E-commerce and online retailers are becoming more common as Australians utilise the internet to improve the reach of their business. However, with any new type of business comes new types of threats.

Cybersecurity is now a significant issue for retailers who use information and communication technology. As this would describe most Australian businesses today, everyone needs to be aware of the risks they face from a sophisticated cyberattack. Criminals are stealing, changing and destroying information and causing significant damage to Australian businesses regardless of their size.

So how big are the risks to your business from cyberattacks, what measures are there to prevent one and who are the main culprits conducting them?

How big is the risk?

The Australian government has defined cybersecurity as measures relating to the confidentially, availability and integrity of information that is processed, stored and communicated by electronic or similar means.

According to the government’s cybersecurity strategy released in 2009, cyberattacks on business have become an industry themselves, with the production, sale and distribution of malicious codes being described as “prolific”. The risks from malicious coding developed by organised criminals to the Australian economy has been assessed as “high”. This is particularly the case for financial transactions and sensitive commercial or personal identity information.

Big companies were more likely to report having fallen victim to a cyberattack, according to report from PricewaterhouseCoopers, but  this was mainly due to having better detection systems. Small businesses often had a perception that they were not targets, but hackers often viewed small companies as a means to get into their much larger partner companies sharing the same systems.

Telstra found that in Australia, 36 per cent of organisations were completely unprepared for a cybersecurity incident on their business, and had either a delayed response or had to undertake urgent measures to combat the incident if one occurred.

What measures are there to prevent an attack?

Prevention and detection are the two best ways to counter a cyberattack on businesses. But with only 28 per cent of Australian companies planning to increase what they spend on IT security this year, many businesses are leaving themselves exposed to more sophisticated attacks.

However, many companies are taking the issue to the highest levels of their organisation. Executives in Australia are now understanding the risks of cybersecurity, and preventing them has become part of the agenda of half of the C-level executives surveyed in a Telstra report on the issue in 2014. Around 51 per cent of CEOs, COOs and CFOs are signing off cybersecurity policies, this shows how seriously companies are beginning to take the issue.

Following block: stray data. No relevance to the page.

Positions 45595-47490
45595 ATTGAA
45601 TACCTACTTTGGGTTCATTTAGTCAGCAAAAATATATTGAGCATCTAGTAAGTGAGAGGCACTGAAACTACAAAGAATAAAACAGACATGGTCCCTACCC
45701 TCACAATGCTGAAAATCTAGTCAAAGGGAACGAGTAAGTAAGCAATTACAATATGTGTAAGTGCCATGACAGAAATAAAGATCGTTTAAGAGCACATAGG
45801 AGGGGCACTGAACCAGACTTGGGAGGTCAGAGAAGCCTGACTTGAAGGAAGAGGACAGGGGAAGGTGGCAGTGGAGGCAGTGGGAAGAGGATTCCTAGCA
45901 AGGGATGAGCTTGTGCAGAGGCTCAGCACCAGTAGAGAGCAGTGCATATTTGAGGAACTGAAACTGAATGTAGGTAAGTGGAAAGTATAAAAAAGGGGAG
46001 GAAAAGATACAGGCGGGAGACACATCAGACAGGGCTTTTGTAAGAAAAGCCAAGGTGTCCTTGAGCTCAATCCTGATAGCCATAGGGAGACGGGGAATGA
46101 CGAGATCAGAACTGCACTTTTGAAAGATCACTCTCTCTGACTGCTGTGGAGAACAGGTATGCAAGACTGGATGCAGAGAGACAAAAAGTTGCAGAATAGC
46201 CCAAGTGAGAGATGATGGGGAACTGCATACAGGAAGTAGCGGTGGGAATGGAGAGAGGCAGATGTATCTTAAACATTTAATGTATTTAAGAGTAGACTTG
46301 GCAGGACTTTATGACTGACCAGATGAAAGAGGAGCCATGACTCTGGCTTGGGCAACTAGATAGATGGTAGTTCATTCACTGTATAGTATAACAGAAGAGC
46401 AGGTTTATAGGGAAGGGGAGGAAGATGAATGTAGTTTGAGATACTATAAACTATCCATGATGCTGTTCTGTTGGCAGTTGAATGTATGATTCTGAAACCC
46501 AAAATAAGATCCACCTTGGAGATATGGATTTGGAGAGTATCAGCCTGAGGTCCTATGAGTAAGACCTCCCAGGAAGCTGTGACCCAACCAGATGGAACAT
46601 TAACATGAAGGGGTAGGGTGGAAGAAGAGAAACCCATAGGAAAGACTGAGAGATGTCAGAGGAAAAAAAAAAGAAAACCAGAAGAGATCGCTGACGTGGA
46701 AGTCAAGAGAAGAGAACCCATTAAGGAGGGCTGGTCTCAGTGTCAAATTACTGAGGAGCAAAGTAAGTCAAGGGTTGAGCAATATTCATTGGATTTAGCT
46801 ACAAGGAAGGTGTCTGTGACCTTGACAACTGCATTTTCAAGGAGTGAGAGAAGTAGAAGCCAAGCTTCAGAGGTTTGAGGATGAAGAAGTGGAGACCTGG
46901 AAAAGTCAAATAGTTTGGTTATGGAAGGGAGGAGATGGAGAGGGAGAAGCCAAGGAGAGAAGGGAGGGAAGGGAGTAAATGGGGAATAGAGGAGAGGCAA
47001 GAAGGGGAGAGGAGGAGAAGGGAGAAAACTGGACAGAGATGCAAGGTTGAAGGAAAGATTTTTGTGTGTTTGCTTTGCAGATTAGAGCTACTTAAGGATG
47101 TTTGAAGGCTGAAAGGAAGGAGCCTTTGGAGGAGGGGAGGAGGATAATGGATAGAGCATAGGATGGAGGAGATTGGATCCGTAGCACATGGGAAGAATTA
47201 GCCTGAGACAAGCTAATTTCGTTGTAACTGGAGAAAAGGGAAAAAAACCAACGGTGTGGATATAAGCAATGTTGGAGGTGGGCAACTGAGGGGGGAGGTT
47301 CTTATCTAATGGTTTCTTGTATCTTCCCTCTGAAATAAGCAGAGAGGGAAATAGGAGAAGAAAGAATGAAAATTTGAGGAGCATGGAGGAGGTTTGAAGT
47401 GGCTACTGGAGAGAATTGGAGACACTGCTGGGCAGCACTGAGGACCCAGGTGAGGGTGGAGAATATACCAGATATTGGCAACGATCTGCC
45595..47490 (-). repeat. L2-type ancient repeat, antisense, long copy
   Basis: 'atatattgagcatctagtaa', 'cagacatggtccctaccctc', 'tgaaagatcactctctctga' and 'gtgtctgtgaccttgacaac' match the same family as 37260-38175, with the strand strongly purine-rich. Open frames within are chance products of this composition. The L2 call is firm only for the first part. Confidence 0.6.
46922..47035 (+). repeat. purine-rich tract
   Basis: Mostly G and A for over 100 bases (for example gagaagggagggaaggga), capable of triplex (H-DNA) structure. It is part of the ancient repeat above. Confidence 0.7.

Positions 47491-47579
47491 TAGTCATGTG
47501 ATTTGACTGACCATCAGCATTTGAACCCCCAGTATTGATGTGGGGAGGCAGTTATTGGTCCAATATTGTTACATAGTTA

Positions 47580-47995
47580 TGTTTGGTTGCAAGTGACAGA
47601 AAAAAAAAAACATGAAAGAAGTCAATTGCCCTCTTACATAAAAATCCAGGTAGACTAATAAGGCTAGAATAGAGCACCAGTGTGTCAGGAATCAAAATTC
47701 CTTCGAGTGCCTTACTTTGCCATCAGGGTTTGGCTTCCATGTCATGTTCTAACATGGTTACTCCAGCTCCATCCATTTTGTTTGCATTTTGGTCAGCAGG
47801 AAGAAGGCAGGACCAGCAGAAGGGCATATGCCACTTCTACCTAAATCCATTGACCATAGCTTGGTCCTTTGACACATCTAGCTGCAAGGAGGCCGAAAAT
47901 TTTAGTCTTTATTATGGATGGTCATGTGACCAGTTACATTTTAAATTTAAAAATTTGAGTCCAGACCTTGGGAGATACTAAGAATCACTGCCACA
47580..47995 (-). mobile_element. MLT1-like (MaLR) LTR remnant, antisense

According to the Telstra report, 67 per cent of banking and finance companies were first considering IT security implications during the design phase of the project. They were making protection of their data and finances part of the planning stage.

While prevention is the best means of defence for a cyberattack on a company, having a type of business insurance that takes care of the costs if an attack does happen, can help minimise the effects of the disruption.

Who are the main suspects in cyberattacks on business?

Theft from a cyber attack or from unauthorised use of a company’s information systems can happen from someone both outside and inside a business.

The report from PricewaterhouseCoopers found that cyber thefts inside an organisation came from current employees who were overwhelmingly the biggest culprits at 35 per cent. Former employees were also common sources of cyber theft at 30 per cent, and current contractors or service providers stood at 18 per cent.

While from outside the business hackers, organised criminals and competitors represented 63 per cent of people launching cyber attacks on businesses.

To discuss insurance if your business is a victim of theft, contact your local MGA office and speak to an expert today.